February 25, 2009
To know that we are ga-ga for cupcakes here in Canada and the U.S., all you have to do is check my reader stats. Consistently each week, my posts about gourmet cupcakes and cupcakes in a jar are among my top read pages (it’s true!).
Well, it seems that our affection for these hand-held cakes was so infectious that it spread to the U.K. (I can only imagine that it was lurking in the ventilation system of some transatlantic airplane). According to this article, cupcakes, long viewed as a treat for kids in England, have transitioned to be a stylish grown-up indulgence featured at weddings, adult birthday parties and posh bake shops more often. Likewise, this cake love has even spread to Italy; according to this blog, Italians are in the throes of cupcake mania, too. (Still no reports of anyone in Europe serving them at funerals in those countries but perhaps they’ll grow into that practice in time, too.)
All I can say is — what took them so long?
September 24, 2008
Last night O and I watched Monday’s Heroes season 3 debut on our PVR and all I could think about during the episode was sweets – the craving still hasn’t subsided. In fact, all I wanted for breakfast this morning was cake. And not just a small piece but a big honking wedge.
Call them muffins, tea loaves or quick breads, cake for breakfast isn’t really all that unusual. In fact, I think that Bill Cosby was completely correct when he pointed out that chocolate cake contains eggs, milk and flour – the very same ingredients in many other balanced breakfast favourites.
And, depending on your sleep habits, having cake for breakfast could be considered just a very, very late dessert.
Excluding muffins and other permissible breakfast cakes, have you ever tucked into a wedge of black forest cake or a square of cream cheese frosted carrot cake for breakfast?
I’ll admit that in my 42 years I‘ve raised a cake-laden fork to my lips on more than a few morning occasions. I don’t indulge in early day cake often, but when I do, it’s always a good day.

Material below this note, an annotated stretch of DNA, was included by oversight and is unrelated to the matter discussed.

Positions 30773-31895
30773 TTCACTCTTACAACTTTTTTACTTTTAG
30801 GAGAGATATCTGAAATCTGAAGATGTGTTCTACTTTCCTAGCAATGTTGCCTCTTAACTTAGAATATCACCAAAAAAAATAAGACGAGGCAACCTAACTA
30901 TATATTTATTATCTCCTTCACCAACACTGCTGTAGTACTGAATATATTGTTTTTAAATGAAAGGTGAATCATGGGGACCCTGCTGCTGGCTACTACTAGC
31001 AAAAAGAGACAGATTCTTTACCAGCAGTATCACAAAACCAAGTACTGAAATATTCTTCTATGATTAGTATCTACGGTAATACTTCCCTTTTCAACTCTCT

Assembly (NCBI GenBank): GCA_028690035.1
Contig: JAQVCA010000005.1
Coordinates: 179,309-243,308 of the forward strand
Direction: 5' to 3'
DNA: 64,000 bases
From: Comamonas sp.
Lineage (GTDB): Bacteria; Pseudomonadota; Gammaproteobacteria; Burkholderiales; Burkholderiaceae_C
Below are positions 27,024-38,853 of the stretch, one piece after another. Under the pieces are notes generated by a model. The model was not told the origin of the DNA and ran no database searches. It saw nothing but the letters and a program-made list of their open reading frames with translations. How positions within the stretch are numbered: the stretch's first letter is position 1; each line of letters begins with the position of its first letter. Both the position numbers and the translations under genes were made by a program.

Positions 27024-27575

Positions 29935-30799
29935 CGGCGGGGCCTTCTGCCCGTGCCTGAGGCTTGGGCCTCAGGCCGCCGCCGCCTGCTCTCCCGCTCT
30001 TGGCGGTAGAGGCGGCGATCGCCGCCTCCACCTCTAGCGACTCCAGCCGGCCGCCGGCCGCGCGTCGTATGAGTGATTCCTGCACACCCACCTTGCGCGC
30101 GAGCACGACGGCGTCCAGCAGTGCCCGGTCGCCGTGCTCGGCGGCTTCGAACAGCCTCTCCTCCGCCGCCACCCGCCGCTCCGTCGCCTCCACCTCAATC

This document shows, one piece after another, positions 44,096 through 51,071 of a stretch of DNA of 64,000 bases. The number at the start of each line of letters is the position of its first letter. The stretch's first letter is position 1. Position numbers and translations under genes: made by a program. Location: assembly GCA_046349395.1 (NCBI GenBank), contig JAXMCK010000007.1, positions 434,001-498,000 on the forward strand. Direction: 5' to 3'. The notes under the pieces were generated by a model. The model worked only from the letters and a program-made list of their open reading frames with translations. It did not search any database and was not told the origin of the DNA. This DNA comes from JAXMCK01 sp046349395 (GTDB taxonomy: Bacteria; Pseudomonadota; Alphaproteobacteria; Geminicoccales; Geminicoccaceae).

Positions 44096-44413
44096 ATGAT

September 11, 2008
Image by Evans Caglage, published in the Dallas Morning News
Do you ever wonder what bakers do with the damaged cupcakes and the leftover frosting in the bottom of the bowl? If you thought they threw scraps away, guess again. They turn them into profits.
Don’t believe me? Check out this story about cake balls. Apparently cake balls are big as wedding favours and at Neiman Marcus.
I totally understand craving a one or two bite indulgence but may I suggest a a fresh and fabulous mini cupcake instead?
June 26, 2008
I love cupcakes. Not only is that not news, it doesn’t prove me to be original or unusual either. I’ve discovered that cupcakes are truly a defining icon of our present day society. From the little cakes themselves to whimsical art that animates the cupcake with human characteristics to snazzy t-shirts that let you have your cupcake and be stylin’, too, cupcakes are universally popular.
And just when it seemed like my cupcake love couldn’t deepen, I discover yet another way to enjoy these beguiling little treats: in a jar. “But why?” you ask? Forgive me but I counter with “why not?”
Not only are cupcakes in a jar less messy to eat, they’re portable and they make people smile! Although you can easily make your own (like we did at the Test Kitchen – that’s our handy work above), you also can buy these yummies ready-made.
• In Canada, contact Milsean bakery in Abbotsford, B.C. (I hear their buttercrunch candy is great, too); their birthday cakes, Irish apple cakes and figgy puddings are baked in jars. They’ve been unavailable for the last 6 months due to jar supply issues but are back!
• In the US, Fat Daddy Bakery in Illinois is widely acknowledged as the originator of the cupcake in a jar concept. I haven’t tried their product but the buzz I hear is all good.
Would you eat a cupcake from a jar? Or, perhaps a better question is how many cupcakes in a jar do you think you could eat before you needed to be a person on a couch?